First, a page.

Drew Millard is the fourth most utilized fake MF Doom.
My step-grandmother used to cut hair in Flint, Michigan. One day in the mid-80’s, a guy named Michael, who’d founded the local alt-weekly, came into her shop—she’d cut his hair when he was a kid, but from the looks of him it had been years since Michael Moore had gotten his hair cut. He sat in my step-grandmother’s chair and explained that he’d gotten a job at a magazine out in California and needed to look presentable before he went out there. He wanted his hair cut short, my step-grandma said. “Nothin’ too establishment, though,” he told her.
I have no idea how accurate this story is. I’m trying to remember something my step-grandma told me about maybe five years ago, which had happened to her thirty years earlier. Regardless, Michael Moore’s (maybe misremembered, maybe totally made-up) sentiment rings true. Most of us want things like legitimacy and success for ourselves and the people we love, but there’s always that unspoken line, the one that Metallica crossed when they made The Black Album, the one people cross when they take high-paying jobs at morally bankrupt corporations, the one Michael Moore would have crossed if he’d had my step-grandma give him hair like Gordon Gecko. Too establishment.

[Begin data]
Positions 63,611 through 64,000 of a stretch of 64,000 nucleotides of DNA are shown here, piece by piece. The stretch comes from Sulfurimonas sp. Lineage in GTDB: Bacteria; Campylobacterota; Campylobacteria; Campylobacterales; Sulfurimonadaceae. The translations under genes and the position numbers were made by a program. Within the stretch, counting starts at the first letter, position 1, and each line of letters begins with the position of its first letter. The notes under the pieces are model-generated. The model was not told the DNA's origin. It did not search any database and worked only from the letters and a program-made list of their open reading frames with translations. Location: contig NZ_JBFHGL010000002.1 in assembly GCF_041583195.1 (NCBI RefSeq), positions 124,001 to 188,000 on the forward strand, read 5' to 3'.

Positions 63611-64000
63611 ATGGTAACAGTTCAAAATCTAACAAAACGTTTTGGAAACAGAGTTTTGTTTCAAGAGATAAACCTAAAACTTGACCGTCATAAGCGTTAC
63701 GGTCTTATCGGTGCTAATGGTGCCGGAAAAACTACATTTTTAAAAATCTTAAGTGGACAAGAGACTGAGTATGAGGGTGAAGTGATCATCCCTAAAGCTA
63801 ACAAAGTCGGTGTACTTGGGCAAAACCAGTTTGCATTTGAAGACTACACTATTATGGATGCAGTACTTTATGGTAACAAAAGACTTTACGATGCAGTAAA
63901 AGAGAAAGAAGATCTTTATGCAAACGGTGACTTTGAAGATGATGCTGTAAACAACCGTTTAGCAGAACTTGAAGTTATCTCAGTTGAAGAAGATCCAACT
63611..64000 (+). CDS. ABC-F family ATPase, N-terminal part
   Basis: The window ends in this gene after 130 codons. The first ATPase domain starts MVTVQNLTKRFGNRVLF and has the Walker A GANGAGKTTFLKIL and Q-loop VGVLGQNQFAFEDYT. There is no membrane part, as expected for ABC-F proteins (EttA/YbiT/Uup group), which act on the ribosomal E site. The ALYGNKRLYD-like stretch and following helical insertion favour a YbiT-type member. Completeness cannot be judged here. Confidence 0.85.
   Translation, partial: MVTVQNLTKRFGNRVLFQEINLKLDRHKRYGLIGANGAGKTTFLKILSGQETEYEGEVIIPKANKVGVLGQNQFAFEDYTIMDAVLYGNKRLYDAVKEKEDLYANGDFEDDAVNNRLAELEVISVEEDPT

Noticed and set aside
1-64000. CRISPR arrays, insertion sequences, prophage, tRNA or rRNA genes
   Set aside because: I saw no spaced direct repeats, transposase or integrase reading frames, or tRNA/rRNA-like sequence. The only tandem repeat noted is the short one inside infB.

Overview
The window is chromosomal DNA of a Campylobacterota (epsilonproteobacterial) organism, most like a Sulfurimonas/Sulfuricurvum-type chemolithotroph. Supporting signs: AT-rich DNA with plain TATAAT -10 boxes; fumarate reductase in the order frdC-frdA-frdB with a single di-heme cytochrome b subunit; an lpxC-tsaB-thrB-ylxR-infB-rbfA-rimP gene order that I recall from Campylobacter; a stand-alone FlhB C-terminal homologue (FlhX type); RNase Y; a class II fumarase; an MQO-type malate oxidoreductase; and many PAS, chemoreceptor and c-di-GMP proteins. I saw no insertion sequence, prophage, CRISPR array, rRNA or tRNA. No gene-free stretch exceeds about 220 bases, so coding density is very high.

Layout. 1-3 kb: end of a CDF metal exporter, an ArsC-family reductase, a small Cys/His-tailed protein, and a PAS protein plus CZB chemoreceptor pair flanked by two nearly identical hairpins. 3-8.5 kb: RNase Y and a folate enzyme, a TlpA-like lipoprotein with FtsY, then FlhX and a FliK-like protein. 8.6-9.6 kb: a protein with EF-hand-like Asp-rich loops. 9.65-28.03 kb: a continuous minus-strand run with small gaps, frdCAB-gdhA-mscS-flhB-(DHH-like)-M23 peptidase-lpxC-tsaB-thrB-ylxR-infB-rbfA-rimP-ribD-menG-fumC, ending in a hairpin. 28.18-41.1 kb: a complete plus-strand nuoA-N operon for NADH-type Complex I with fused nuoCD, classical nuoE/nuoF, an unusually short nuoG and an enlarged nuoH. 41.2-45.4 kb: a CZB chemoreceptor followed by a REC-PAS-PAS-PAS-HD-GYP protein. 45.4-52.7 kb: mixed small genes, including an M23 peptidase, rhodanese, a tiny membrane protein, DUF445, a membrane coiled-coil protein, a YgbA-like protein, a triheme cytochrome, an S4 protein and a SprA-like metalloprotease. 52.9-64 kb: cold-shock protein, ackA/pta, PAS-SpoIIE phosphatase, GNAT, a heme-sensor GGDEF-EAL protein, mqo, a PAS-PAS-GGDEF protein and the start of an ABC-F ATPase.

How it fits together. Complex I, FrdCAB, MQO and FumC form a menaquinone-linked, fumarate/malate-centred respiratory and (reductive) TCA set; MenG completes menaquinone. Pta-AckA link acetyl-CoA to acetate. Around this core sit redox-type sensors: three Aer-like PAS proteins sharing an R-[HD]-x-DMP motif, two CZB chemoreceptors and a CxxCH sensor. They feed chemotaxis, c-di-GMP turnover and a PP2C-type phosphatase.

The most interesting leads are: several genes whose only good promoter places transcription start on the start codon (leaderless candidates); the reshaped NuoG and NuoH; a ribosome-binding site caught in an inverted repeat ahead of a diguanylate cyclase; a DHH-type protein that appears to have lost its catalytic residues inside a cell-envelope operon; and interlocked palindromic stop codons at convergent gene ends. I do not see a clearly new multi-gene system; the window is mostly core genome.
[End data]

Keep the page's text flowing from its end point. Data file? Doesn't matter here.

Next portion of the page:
It is entirely possible that the enigmatic Spark Master Tape is flirting with that line. After two killer mixtapes that were greeted with shrugs from all but the most ardent of hip-hop heads (i.e., this here site, as well as the actual r/hiphopheads) and a year-long hiatus, it seems like the self-described “phantom in a Phantom” from who-the-fuck-knows where is everywhere. In the past couple of months, the rapper has gotten love from such establishment-ass establishments as FADER, Complex, and RapRadar. Now, this certainly has something to do with the fact that Spark seems to be affiliated with Shady Records—label head Paul Rosenberg might be his biggest fan.
But more than that, Silhouette of a Sunkken City is just insanely good. It places Spark Master Tape on the shortlist of artists who excel at rappin-ass-rappin, and do so in a way that never delves into monotony—or even worse, unnecessary moralizing about the current state of hip-hop. Like Lil Ugly Mane before him, SMT pitches down his vocals while rapping at a normal speed, often deploying flows more dextrous than Nixon with the truth. He’s never corny, and his beats, provided by Paper Platoon (a production squad that’s probably just him), are eerie, rickety lurchers; essentially the sonic equivalent of hopping on the Coney Island Cyclone after ingesting some over-the-counter cough syrup.
His verses are full of these witty little one-liners (“Rock makes paper, no Roshambo” from “Bus Stop”) and dry jokes (“Paranoid I could hit a fuckin’ cop now / Paranoid too much drugs I should stop now” from “Wakkeboi”). Part of “Medicine” is delivered in telegram format, with every line ending in the word “stop.” His music is mastered beautifully—if you listen to it on a pair of decent headphones, you can feel the music move around in your head.